I loitered around after the public meeting and heard: “You said that our fees subsidize players who cannot afford to play. Is there a preference for families that will pay a higher amount to subsidize additional players?” I’m guessing the director was thinking was, “and this is why US Soccer won’t be competing in the World Cup this summer.” But instead he responded, “We always welcome donations but your son will be placed on the team that suits his ability, regardless of monetary contributions.” Well played, coach.
These questions sounded eerily familiar as parallels to college admission. The only one I did not hear was, “If I also played Academy growing up, does my son get any type of advantage?” Maybe that was emailed in later. But good to know that if the soccer talent in the area dries up, the league director has transferable skills.
I came home and gave my wife the report. “He did pretty well in the drills. Definitely did not get the ball a ton in the scrimmage but there are two more nights of tryouts, so we’ll see.”
Which team do you think he’ll make?
“Tough to say. There are a lot of really good players out there and even though the coach said there are no guaranteed spots for returning players, that may or may not be totally true.”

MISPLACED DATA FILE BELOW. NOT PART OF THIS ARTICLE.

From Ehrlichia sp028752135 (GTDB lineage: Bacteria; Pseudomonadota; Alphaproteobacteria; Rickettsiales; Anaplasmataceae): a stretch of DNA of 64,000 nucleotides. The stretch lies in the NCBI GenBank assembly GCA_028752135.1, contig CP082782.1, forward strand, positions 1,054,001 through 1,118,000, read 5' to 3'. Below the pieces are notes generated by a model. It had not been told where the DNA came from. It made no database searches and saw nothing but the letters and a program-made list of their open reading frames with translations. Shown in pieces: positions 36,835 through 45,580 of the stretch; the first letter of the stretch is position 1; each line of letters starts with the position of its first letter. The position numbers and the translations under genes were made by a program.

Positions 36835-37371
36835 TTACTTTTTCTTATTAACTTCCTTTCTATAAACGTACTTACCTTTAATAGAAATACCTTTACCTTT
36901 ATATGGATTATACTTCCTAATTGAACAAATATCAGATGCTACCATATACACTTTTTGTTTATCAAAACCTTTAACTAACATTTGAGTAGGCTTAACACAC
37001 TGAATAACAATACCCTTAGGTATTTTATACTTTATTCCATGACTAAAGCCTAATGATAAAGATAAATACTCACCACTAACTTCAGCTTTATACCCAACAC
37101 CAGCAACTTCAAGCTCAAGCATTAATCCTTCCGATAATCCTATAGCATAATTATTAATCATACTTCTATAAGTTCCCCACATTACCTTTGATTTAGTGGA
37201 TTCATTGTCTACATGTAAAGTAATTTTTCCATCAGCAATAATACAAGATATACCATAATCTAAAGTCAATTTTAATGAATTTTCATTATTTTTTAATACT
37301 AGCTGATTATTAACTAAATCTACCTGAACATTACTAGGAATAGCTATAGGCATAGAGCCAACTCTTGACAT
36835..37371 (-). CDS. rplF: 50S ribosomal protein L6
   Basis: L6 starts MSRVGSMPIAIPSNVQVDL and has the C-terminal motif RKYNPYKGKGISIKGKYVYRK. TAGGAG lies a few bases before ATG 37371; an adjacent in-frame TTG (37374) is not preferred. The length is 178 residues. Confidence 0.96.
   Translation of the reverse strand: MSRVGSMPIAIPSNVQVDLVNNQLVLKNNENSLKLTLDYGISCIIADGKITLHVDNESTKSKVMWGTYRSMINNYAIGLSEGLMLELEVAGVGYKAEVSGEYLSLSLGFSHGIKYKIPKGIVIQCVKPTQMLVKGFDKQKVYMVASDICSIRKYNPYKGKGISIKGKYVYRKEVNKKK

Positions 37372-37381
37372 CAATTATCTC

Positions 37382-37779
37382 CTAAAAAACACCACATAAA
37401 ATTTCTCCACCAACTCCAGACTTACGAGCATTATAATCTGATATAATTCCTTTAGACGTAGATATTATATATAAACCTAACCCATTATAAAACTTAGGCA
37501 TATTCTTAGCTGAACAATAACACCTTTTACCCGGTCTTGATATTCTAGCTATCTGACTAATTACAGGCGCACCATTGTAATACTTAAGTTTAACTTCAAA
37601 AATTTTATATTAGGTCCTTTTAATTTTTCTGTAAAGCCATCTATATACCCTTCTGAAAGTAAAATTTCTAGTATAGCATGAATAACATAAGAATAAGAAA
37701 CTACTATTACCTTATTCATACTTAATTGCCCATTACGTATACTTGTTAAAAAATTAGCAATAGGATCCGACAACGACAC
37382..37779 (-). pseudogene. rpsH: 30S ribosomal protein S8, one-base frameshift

Even as I was talking I could see the same nervous, concerned look on her face our son had a few hours earlier.
I’m writing this post on night three of tryouts from an airplane that has been sitting on the tarmac in Washington D.C. for well over an hour due to terrible storms on the east coast. With no internet and lightning erupting around us, I inexplicably can only get one song on my Spotify playlist, “Hey Ya!” by Outkast. Hence the themes and subheadings.Phone rings.
“Hey. How did it go?” I ask quietly so not to interrupt my neighbor who is already most of the way through her now lukewarm Panini and A Phantom Thread (not a recommendation).
He did ok. Not as well as last night, although he had a good shot on goal. He was upset coming home and said he’s worried he may get placed on the lowest level team. I tried to tell him even that quality would be higher than your team… I mean… you know what I’m saying, right?
I love this woman. Definitely keeps me humble. “Yeah, I hear you. Can I talk to him?”
Footsteps on stairs. Running water. Something crashes. Daughter complaining about brushing teeth in background.
“Hey, bud. How was your day?”
He launches into an assessment of the drills and his play overall.
“Gotcha. Well, I’m sorry I could not be there. Always love watching you play.”
No answer initially. And then…Yeah. We did play a pretty cool game I can show you when you get home.
I hung up and was about to put my headphones back on to see if I’d escaped the Hey Ya! loop when my neighbor asked, “Your son?” She was in her early 60’s, wearing glasses and a scarf. Her headphones were off now and she’d turned toward me.
Yeah, he had a soccer tryout tonight.
I’m sure he did great.
Well, it sounds like you handled it pretty well. He knows you love him and that’s what is important.